Incredibly, even as sex-trade survivors, we have been accused by these graffiti activists, of blaming prostituted women, or blaming the women doing the stickering/graffiti themselves, for the violence the johns and pimps inflict when we question these activists on what they hope to achieve in stickering and putting graffiti on sites of sexual violence.
We did not say the men are not responsible, we asked you to please at least consider what impact such activism does to the women at these locations!
Why are we being accused of appeasing men simply for saying: ‘Hang on a minute, think before you act here. Think before you graffiti that strip joint/car/brothel. Ask yourself , is this action helpful? Will the women in that brothel face retribution?’
Survivors are being silenced or kicked out of these groups for asking to be heard on this issue!
When faced with such hostility I see that for some, this graffiti activism is nothing more than egotistical grandstanding and it is not centering prostituted women at all. In fact, it shows a lack of concern for the prostituted women altogether.
We’ve also had friends and allies drop out of groups due to hostility being shown to them for simply stating they agree with us.
I’m sure no one finds this acceptable and we would all aim to avoid this happening.
Some may disagree with me about these issues. For example on brothel raids. How do police crack down on illegal brothels if they don’t raid? How do we get the message to johns that they are (paying) rapists without targeting them at the sale?
These are important questions. So I’d really appreciate your input as survivors/allies/currently prostituted women. All our voices are important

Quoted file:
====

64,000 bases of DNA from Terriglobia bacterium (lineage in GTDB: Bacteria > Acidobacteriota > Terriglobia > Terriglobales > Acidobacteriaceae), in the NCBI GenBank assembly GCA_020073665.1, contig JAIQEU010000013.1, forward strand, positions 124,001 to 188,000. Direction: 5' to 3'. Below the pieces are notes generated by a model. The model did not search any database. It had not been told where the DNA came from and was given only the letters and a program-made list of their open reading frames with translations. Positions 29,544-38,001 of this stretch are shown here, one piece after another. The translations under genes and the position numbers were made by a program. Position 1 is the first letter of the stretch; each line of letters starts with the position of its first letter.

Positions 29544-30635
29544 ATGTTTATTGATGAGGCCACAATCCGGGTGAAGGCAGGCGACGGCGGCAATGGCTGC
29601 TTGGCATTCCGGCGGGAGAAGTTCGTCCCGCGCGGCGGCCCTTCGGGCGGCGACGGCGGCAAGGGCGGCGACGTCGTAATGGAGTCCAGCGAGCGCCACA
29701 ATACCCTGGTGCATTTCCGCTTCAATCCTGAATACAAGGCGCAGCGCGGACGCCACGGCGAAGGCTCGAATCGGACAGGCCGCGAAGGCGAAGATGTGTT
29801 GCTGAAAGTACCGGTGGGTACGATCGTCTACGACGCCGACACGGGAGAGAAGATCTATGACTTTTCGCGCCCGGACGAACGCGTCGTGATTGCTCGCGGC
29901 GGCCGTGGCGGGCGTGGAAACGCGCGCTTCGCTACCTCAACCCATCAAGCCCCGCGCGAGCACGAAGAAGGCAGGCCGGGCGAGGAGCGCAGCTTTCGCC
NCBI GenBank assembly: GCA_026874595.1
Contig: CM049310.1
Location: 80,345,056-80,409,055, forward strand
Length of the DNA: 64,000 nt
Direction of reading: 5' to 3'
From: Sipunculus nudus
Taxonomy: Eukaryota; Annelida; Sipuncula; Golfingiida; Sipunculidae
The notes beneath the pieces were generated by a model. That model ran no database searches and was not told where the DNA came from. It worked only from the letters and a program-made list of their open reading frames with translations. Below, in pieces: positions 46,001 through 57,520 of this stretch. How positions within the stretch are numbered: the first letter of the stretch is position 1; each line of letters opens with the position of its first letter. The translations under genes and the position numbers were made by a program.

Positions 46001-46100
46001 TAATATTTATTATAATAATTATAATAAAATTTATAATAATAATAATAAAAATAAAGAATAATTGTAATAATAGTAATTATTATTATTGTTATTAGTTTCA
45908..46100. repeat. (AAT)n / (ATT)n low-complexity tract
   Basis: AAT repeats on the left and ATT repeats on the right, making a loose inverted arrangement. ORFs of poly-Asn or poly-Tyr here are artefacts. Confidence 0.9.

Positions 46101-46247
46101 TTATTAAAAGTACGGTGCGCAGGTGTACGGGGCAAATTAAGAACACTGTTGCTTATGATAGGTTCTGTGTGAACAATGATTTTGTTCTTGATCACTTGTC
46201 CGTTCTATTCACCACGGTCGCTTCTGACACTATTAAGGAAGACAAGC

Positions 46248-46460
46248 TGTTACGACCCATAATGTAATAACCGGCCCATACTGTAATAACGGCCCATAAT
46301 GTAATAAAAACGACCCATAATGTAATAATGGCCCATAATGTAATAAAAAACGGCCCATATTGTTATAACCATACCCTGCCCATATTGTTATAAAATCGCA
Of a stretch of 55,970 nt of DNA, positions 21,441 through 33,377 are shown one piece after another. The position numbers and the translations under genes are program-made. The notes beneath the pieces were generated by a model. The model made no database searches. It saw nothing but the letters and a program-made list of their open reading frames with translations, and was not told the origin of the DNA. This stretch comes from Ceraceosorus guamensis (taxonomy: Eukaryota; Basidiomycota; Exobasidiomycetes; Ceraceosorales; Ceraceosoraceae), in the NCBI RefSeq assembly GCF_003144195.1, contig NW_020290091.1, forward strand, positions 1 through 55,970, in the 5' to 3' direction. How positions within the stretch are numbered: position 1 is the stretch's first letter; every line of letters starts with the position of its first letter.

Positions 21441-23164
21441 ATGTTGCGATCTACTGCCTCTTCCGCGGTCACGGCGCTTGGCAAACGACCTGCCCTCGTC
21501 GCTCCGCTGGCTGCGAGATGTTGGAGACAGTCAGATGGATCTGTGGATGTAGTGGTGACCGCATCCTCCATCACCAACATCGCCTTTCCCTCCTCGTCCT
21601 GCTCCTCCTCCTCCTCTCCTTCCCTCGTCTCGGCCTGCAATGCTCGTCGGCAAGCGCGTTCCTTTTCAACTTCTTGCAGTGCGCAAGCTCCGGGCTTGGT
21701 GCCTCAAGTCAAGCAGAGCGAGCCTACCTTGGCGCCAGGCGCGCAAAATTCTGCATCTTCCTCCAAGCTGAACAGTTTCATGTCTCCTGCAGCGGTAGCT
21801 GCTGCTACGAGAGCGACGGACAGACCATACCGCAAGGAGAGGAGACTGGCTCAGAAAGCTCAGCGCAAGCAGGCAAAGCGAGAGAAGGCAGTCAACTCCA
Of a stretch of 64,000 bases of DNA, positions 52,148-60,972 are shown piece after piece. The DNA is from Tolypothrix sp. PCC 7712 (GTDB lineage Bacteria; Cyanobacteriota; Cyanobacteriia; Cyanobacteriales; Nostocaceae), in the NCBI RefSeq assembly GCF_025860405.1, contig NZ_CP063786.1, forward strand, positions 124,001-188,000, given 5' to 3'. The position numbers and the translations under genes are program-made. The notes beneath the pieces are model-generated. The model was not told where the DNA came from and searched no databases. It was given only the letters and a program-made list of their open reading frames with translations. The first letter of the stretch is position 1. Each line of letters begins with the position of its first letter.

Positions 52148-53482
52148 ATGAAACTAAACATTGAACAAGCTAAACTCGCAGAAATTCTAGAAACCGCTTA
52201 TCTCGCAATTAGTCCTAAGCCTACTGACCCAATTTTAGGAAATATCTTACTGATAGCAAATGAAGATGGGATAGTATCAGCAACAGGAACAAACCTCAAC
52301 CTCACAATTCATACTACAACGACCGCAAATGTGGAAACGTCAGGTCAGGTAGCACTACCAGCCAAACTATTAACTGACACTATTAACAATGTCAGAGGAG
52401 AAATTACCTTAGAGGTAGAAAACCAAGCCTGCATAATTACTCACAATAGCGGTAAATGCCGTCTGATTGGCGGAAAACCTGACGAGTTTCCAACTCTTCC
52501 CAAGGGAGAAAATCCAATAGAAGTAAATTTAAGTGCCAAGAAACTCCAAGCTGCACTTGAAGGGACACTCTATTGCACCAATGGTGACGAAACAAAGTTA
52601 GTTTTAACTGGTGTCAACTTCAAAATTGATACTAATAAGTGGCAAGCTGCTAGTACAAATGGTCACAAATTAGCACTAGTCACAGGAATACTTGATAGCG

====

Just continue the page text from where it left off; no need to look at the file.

What comes to mind for me is that we could demand at least two things be incorporated into law.
- That the prostituted persons be treated as victims, not criminals. That the police undergo training on how she is to be treated and a process which holds police accountable for their behaviour.
- That trafficked persons are given exiting support without condition and with immunity from deportation regardless of if they testify against the trafficker or not. (Many women can’t do this as it is dangerous for themselves, their families/children/loved ones). That local women be given the same treatment and status under law as internationally or ‘differently’ trafficked women. That is, even those who “choose” to be in the brothel incur a victim status.
As abolitionists altogether we need to make a stand for support of women who are currently prostituted and also those who are fighting for the Nordic Model, but due to lack of exiting support, periodically go back into prostitution (legal or otherwise) in order to survive while they fight.
Targeting illegal brothels therefore sets up a fear of losing income, and women are understandably alarmed by the consequences of further poverty. Again, they are unlikely to appreciate our abolitionist efforts if they have no income support. I am not sure how we can rectify this without the Nordic Model but we can at least object to the trauma of brothel raids.